With customers driving the demand for always on connectivity, mobile phone networks are turning to Wi-Fi to enable services that their own masts might not be able to provide.

That's a good thing for those who want to remain connected in an area that perhaps doesn't support a particular network, letting you take calls and get messages where the cellular network might not reach.

But what is Wi-Fi Calling, what does the service offer, who supports it and on what devices?

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Wi-Fi Calling is exactly what you're thinking: a feature that allows you to make and receive calls (and send text messages) over a Wi-Fi network instead of a traditional mobile network.

More specifically, with Wi-Fi Calling, cellular packets of a phone call or text message are transferred over the internet from your mobile device to your carrier (whilst utilising higher data speeds than most cellular connections), then piped through the cellular network, and finally delivered to the intended recipient. Simples, right?

It's a handy feature should you find yourself in an area with poor signal, because it lets you take advantage of Wi-Fi so your device is connected. That might be in rural areas with no network masts by using domestic Wi-Fi, or a basement nightclub that has Wi-Fi.

To use Wi-Fi Calling you need two things. You need a network that supports it (which we list below) and you need a device that supports it (also listed below).

However, there's a slight catch in that you probably need a device sold by the network you intend to use it on, so you have the right software on it to access the network service. 

In the case of EE - the first network in the UK to launch Wi-Fi Calling - you will have to have bought your Android phone directly from them to use Wi-Fi Calling. If you have an unlocked handset you've moved from another network, or you bought a grey import, there's a good chance you won't be able to use the service. The same is true of Vodafone. With iPhones, any unlocked compatible model should work. 

For many customers on a regular monthly payment plan, with a handset from their network, there should be no problem at all, as long as that handset supports Wi-Fi Calling.

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Several popular apps - including messenger apps like WhatsApp, Facebook Messenger and Skype - allow you to send and receive calls/texts over Wi-Fi or your data network, but this isn't Wi-Fi Calling.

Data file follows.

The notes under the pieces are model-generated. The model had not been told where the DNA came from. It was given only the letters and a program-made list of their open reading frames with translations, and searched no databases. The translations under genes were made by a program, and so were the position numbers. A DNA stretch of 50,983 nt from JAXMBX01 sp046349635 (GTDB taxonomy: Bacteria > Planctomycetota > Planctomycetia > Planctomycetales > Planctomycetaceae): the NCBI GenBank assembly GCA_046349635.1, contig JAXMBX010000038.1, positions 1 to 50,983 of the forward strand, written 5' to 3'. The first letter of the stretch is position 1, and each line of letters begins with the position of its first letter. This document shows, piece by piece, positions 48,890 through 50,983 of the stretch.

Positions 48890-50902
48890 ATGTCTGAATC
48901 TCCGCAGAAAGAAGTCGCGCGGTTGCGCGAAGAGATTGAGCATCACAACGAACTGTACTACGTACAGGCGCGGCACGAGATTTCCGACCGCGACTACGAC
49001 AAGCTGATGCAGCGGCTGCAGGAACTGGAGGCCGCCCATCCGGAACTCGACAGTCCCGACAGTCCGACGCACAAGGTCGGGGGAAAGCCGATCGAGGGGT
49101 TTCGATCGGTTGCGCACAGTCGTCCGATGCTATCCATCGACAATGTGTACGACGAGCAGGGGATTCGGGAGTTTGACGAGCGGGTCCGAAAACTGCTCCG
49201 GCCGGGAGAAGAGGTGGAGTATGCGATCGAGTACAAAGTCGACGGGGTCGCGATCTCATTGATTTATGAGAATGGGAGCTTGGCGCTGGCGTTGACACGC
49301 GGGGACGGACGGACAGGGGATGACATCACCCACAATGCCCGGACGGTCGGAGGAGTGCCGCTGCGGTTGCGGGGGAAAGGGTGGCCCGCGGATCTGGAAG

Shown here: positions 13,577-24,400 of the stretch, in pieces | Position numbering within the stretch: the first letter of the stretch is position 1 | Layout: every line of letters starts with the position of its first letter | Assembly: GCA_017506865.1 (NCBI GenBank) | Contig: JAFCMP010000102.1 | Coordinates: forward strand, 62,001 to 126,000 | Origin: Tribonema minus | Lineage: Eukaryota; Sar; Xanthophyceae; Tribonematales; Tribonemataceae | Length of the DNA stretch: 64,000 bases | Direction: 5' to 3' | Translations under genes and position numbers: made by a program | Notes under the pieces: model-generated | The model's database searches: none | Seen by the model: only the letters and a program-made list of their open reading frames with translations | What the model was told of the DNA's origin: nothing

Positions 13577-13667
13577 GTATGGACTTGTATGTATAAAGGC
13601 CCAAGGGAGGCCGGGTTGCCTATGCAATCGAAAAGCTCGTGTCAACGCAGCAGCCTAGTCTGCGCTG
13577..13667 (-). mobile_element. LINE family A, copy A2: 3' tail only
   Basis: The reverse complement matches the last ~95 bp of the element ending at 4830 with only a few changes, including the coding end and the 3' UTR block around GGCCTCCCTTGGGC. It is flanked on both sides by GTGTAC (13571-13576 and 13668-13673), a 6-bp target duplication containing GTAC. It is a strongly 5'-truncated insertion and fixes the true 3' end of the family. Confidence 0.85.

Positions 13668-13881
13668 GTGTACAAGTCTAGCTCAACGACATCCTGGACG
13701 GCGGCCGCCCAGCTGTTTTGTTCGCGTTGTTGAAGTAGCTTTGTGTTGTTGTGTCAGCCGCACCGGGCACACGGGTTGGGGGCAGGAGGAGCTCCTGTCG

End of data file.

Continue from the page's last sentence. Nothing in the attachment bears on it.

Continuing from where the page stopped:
When using an app like WhatsApp, your calling activity is kept strictly within the app itself and between users of that app. Your phone number is used to verify your identity, but it has nothing to do with the network at all, other than the data you use.

Similarly, Apple's FaceTime and iMessage hand off calling and messages to internet services using the device's data connection, but that's an Apple service, rather than from your network.

In some cases, like iMessage, you get unlimited messaging and it's seamlessly integrated for use between Apple device users, but it's distinctly different from the proposition around network Wi-Fi Calling, where messages you send and calls you make will (probably) be deducted from your talk plan.

If you're an O2 or Three customer, this might all sound familiar. O2 has had a service called TU Go for a while now, and Three has a service called InTouch which has now been replaced by full embedded Wi-Fi Calling on some devices.

These will allow you to make calls over Wi-Fi, but you have to be using the apps for it to work. It's a separate solution and the beauty of Wi-Fi Calling is that it's seamless and integrated, without the need for an additional app on your phone.

The idea is that it's a lot simpler, because with network-enabled Wi-Fi Calling, you literally don't have to do anything at all, it just works.

The major downside to Wi-Fi Calling is that ongoing phone calls cannot always transfer back to your mobile network when kicked off Wi-Fi, yet.

So, if you start a call on Wi-Fi while at Starbucks, but then wander out of range, your mobile network won't be able to pick up the call. That is until the networks provision VoLTE (voice over LTE). 

Currently, when you place a voice call, your device switches to 2G or 3G and you cannot move a call to or from Wi-Fi. However, if or when your network supports VoLTE (also called 4G Voice) then you'll be able to move that voice call from Wi-Fi back to the network without dropping your call.